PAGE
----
Literature and radio share a special relationship - from the earliest days of radio to the present. Senior Researcher Dr. Hans-Ulrich Wagner talks to Johanna Sebauer about the development of a real "symbiosis".
Shortly after the first radio broadcast in Germany in October 1923, writers and the medium radio began to converge. Storytelling for the ears was tested with new technical means. The radio play was born. Author Alfred Döblin even described radio as a return to the origins of storytelling, which lie in oral storytelling.
After modest beginnings, writing for radio quickly began to professionalise. In the decentralised structure of public broadcasting that was rebuilt under the allies after the end of the war, there was even a real competition among them to do justice to their self-evident role as a cultural factor, reports Dr. Hans-Ulrich Wagner. "The aim was to attract good authors and get the best texts for one's own station. Sometimes smaller broadcasters joined forces in order to reach the fee level of the big broadcasters.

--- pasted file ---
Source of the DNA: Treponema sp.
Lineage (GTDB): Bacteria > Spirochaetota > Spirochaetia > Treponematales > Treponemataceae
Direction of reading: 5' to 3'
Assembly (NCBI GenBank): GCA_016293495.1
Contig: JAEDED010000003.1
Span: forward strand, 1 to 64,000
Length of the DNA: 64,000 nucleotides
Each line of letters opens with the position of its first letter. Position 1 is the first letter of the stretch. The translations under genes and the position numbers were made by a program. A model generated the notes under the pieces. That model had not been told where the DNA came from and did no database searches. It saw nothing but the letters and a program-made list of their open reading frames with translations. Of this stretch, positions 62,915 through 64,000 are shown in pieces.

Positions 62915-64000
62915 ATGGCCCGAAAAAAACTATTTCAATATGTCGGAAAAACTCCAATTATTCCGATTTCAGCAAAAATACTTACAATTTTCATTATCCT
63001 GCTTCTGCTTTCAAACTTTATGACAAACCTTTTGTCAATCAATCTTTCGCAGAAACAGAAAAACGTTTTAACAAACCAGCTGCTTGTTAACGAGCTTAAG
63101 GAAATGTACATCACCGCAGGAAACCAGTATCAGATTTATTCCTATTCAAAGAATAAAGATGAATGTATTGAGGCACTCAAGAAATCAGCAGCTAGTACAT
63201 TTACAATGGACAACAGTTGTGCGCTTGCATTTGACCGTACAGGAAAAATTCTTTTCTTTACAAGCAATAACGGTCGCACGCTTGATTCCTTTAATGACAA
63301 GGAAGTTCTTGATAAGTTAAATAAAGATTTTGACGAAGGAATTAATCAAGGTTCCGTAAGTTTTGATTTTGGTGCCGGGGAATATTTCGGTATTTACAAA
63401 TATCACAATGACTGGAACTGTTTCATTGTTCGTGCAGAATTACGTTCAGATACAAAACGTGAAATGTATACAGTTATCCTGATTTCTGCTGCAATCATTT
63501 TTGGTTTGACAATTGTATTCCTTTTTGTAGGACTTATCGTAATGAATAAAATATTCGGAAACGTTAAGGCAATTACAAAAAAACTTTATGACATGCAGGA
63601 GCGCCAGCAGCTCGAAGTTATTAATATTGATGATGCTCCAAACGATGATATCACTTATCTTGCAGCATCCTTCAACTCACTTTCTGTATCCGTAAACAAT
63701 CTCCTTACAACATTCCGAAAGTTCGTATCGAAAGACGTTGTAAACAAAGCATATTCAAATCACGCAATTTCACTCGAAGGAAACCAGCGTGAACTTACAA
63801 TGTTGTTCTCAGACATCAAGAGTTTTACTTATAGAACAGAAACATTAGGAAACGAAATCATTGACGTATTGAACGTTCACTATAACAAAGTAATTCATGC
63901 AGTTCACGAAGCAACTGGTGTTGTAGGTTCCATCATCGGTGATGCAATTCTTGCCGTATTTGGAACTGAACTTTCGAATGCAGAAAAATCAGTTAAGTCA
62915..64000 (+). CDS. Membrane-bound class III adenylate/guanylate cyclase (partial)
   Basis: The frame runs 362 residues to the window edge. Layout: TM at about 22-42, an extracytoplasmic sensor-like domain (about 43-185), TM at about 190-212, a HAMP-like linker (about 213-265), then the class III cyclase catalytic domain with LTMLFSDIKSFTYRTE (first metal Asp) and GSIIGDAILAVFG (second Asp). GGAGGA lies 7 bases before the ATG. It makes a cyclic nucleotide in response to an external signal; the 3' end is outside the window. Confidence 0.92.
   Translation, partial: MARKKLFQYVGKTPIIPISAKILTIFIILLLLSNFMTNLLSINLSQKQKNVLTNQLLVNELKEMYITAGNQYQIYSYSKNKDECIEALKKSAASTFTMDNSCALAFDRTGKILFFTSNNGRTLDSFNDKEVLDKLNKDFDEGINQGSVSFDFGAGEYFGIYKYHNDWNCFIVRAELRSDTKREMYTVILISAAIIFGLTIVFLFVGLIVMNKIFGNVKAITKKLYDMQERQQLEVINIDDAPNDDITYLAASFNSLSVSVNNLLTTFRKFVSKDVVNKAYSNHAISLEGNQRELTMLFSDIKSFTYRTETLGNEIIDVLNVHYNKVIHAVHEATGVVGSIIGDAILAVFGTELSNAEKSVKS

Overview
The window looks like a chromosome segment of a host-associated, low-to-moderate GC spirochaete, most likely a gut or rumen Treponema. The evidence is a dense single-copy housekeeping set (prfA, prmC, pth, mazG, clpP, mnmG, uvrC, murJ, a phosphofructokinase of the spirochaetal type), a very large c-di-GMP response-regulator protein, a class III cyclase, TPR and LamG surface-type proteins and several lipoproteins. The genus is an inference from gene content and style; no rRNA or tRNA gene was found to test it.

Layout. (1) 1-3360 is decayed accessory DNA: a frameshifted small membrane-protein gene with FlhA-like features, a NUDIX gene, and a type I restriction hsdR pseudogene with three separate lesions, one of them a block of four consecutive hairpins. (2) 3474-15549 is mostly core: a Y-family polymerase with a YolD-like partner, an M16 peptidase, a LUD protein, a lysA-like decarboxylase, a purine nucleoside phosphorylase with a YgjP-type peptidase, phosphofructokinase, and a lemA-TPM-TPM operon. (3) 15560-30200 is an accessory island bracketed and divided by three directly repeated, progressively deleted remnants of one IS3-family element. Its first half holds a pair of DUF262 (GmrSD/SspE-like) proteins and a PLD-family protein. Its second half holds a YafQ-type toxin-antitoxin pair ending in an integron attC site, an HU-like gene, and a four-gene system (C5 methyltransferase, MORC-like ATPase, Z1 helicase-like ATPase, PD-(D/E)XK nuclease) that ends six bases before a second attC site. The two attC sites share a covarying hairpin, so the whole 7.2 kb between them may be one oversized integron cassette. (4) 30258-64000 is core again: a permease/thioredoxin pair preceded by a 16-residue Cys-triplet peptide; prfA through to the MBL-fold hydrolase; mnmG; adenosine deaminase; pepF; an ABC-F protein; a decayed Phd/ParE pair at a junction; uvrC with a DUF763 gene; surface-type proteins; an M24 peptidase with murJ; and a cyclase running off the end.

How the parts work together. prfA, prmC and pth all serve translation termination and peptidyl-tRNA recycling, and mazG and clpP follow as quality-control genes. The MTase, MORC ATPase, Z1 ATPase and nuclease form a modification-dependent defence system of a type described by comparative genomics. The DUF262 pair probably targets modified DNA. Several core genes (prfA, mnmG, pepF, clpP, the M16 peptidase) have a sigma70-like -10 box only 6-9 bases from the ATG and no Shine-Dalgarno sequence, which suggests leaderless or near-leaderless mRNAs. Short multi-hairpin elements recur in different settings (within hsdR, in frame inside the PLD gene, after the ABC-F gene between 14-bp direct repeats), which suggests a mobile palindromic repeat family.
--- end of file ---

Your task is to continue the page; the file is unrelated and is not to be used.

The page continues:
Dr. Hans-Ulrich Wagner does not only research historical contexts of how authors dealt with radio and how radio legitimised itself as a cultural producer. From his work as a critic and juror, he also knows how radio playwrights have to face the consequences of digitalisation today and that this does not only bring good things to their guild.
In June, numerous authors published an open letter
addressed to ARD. In this letter, they complain about the current terms of payment and remuneration rules, especially with regard to putting their productions online in media libraries. While in pre-digital times, a radio play was often repeated several times and taken over by other broadcasters - from which the authors earned each time - a fee paid only once is not enough today to adequately finance the time spent working on a good radio play. Thus, a new chapter is being opened in this symbiotic relationship.
Wagner, Hans-Ulrich. 2019. “Writers and Radio: How Literary Authors Have Made Use of the Medium over a Century”. TMG Journal for Media History 22 (2): 8–23. DOI: http://doi.org/10.18146/tmg.597
Open Letter from the Radio Playwrights
Dr. Hans-Ulrich Wagner
Leibniz Institute for Media Research | Hans-Bredow-Institut